GoviEx Uranium has announced the appointment of SRK Consulting and SGS Bateman as the consultants for the completion of a feasibility study for the Madaouela Project.
GoviEx Uranium (TSXV:GXU,OTCQB:GVXXF) has announced the appointment of SRK Consulting and SGS Bateman as the consultants for the completion of a feasibility study for the Madaouela Project. SRK and SGS were part of the team that completed the pre-feasibility study and environmental permitting work for the Madaouela Project.
As quoted from the press release:
Both companies have considerable experience in uranium and African project development.
“We are excited to commence this next stage in the development of the Madaouela Project,” said chairman Govind Friedland. “GoviEx has steadily and actively focused on value accretion for our projects while staying in tune with the state of the market; our appointment of SRK and SGS corresponds with a recovering uranium market price. GoviEx will continue to advance our projects with discretionary spending commensurate with improving market fundamentals.”
During the period of weak uranium pricing, GoviEx’ strategy focused on building its project pipeline by targeting low-cost acquisitions and advancing project development with technical optimization. The Feasibility Study will allow GoviEx to include the positive effects of certain optimizations, which were not available at the time the pre-feasibility study was produced:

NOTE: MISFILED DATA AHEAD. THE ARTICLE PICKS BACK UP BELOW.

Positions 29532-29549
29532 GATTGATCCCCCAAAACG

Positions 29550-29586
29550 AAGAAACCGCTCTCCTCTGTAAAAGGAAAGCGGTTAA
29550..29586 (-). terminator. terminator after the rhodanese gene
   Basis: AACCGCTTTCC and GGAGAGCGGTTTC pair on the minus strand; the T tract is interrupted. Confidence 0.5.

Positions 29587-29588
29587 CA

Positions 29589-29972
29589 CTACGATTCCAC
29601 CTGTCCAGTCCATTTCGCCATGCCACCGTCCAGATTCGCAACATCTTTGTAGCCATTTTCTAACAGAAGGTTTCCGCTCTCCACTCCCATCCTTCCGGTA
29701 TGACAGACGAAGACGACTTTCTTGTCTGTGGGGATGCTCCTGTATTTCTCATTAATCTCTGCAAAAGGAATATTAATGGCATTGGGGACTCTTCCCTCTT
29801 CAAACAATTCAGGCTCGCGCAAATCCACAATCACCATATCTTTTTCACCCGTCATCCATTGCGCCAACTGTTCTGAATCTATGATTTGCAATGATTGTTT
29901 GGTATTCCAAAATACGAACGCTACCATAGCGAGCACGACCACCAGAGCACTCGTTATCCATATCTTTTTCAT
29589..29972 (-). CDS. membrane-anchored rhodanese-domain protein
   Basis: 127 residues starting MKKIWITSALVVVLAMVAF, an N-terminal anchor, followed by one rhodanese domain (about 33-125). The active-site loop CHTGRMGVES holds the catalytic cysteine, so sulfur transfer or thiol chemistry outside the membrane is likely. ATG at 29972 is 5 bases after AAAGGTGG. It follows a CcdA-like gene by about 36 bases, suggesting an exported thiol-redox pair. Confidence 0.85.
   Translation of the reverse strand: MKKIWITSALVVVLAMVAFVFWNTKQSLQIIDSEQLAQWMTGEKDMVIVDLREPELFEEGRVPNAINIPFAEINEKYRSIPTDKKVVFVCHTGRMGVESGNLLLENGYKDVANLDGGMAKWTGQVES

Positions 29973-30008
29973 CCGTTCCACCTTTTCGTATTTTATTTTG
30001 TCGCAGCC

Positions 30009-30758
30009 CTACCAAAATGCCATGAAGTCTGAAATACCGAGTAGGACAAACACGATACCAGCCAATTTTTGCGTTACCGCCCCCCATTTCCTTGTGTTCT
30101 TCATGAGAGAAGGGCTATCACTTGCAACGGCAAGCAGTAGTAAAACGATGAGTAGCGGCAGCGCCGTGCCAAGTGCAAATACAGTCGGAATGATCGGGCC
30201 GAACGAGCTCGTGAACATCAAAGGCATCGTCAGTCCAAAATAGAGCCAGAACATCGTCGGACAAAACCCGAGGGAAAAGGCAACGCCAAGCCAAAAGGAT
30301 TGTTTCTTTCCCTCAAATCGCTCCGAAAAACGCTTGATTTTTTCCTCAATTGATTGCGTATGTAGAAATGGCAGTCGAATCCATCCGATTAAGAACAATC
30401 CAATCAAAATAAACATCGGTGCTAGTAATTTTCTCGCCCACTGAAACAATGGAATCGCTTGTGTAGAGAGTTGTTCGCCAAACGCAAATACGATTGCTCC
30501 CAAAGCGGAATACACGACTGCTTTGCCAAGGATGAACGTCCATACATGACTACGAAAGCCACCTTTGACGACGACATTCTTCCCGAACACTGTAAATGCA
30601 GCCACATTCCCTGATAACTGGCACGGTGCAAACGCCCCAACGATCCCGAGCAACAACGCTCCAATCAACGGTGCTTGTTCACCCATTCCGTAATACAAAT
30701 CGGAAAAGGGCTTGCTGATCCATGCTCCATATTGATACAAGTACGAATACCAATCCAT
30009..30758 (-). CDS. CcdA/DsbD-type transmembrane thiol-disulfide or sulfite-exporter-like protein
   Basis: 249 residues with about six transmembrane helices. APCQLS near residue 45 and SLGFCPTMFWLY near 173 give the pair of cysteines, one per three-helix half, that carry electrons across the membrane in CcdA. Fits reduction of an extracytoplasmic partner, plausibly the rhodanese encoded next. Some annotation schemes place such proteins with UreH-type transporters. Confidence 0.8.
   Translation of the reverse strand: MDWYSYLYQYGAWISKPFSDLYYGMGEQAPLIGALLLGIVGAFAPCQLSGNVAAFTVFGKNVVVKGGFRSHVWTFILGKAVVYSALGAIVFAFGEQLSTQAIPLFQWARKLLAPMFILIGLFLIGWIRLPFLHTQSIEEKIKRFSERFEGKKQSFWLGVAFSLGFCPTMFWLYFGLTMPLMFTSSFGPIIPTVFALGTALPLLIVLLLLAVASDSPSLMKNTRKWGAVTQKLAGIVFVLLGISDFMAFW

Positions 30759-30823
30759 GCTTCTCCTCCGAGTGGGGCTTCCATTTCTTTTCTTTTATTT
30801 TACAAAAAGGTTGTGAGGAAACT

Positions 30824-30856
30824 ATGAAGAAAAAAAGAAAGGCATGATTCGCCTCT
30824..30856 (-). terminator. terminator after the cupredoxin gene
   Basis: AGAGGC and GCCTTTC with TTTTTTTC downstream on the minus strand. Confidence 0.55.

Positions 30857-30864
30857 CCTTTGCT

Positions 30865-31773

- The addition of Agaliouk exploration permit (announced November 15, 2017) adds 11.67 million pounds (Mlb) U3O8 in the measured and Indicated categories (of which 5.96 Mlb U3O8 relates to the open-pit amenable Miriam Deposit) and 9.35 Mlb U3O8 in the Inferred category.
- The inclusion of membrane separation in the Madaouela project process design could potentially reduce operating and capital costs, which may significantly improve project economics. The review study results (announced April 5, 2018), while based on the pre-feasibility study inputs, are preliminary in nature and require further technical studies; however, these initial results are sufficiently relevant to support their inclusion of membrane separation in the feasibility study for the Madaouela project.